Visiting hours: 8.30 - 19.30 Tuesday to Sunday
The earliest researchers of the site were French scientist de Saussure and prince Florestano I of nearby Monaco. The museum was founded in the late 19th century by Thomas Hanbury, an Englishman in love with this part of Liguria, whose villa surrounded by wonderful gardens is in Ventimiglia.
The caves of the area were used since the lower Paleolithic as lodgings by Homo Sapiens Sapiens, and in the Upper Paleolithic as sepulchre areas and the attached Museum allows to follow the history of the settlement, with models of the grottos at different moments in prehistory, and includes also visits to some of the grottos. Among the most remarkable sights is the "Triplice Sepoltura", which was found in the Barma Grande grotto and is preserved in the museum locals, and consists of the remains of an adult man of exceptional height, 190 cm, with two youths, all buried in one sepulchre and covered with red ochre, together with an exceptionally rich set of items. Another important sepulchre was found in the so-called Grotta dei Fanciulli, and consisted of the skeletons of two children, with a great number of pierced shells beside them, probably left by ornaments.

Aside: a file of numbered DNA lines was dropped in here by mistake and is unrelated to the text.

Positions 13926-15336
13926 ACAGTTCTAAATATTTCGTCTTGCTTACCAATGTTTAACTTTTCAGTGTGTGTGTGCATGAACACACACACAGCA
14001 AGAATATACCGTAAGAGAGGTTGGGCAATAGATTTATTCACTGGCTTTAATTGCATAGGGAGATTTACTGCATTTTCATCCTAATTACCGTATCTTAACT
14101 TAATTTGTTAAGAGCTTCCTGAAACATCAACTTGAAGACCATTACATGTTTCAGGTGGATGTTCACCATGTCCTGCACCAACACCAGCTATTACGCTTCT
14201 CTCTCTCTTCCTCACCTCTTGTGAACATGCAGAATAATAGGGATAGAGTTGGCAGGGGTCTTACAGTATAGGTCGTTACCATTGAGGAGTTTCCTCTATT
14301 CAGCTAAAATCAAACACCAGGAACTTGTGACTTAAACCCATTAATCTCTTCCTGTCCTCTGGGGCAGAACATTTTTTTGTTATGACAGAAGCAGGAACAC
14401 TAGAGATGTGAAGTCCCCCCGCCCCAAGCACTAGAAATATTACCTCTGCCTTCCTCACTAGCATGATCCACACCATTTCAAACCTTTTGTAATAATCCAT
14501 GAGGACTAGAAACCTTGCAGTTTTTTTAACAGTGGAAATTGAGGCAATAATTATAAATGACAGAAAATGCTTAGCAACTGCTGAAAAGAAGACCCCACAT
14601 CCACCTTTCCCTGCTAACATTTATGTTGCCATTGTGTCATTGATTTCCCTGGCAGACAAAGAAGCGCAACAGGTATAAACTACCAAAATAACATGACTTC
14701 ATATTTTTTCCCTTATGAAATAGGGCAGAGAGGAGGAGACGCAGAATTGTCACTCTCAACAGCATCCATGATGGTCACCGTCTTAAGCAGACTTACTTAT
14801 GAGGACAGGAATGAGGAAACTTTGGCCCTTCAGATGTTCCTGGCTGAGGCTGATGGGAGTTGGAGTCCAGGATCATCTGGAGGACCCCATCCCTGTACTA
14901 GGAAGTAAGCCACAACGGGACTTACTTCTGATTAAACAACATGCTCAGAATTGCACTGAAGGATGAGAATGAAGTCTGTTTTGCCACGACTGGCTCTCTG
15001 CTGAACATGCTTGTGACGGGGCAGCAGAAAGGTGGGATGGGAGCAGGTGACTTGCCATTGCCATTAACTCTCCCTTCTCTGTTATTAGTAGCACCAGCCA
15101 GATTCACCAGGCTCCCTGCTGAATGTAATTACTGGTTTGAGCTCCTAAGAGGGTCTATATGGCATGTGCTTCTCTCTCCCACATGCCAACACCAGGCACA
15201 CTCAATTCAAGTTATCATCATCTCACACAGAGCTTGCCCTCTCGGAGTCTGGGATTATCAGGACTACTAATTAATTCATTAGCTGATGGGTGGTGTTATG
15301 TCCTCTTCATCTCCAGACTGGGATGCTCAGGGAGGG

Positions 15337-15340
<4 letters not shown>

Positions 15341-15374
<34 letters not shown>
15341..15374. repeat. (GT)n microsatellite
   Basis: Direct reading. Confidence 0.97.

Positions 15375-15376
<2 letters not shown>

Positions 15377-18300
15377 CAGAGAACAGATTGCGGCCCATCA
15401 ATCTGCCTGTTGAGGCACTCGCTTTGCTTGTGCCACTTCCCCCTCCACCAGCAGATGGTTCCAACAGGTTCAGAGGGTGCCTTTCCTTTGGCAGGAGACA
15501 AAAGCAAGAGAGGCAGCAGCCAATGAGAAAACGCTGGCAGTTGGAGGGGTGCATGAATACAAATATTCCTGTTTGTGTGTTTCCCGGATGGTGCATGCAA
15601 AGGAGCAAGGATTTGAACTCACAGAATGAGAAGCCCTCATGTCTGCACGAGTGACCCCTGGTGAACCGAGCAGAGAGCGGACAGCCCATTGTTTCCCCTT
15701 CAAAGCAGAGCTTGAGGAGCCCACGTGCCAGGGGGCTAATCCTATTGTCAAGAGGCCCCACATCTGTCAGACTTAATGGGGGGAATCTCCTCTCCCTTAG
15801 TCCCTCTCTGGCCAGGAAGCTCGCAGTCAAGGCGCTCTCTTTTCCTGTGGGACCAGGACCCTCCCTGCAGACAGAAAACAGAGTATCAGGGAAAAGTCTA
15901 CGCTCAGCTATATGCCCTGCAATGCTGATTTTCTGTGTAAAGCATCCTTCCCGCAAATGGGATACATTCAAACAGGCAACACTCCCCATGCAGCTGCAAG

In the two grottos of Barma Grande and the Principe 15 small bone-carved statues were found, the so-called Venuses, representing female figures with large breasts and hips, probably symbol of fertility. Other remarkable items are fossil remains of elephas, rhinos and hippos, but also, coming from a colder geological age, reindeer. The human remains found in the caves belong to the so-called "Grimaldi race", belonging to the Cro-Magnon group. An exeptional item found in the caves is a graffiti representing the Prewalskii horse, made by a prehistoric artist of 20,000 years ago.
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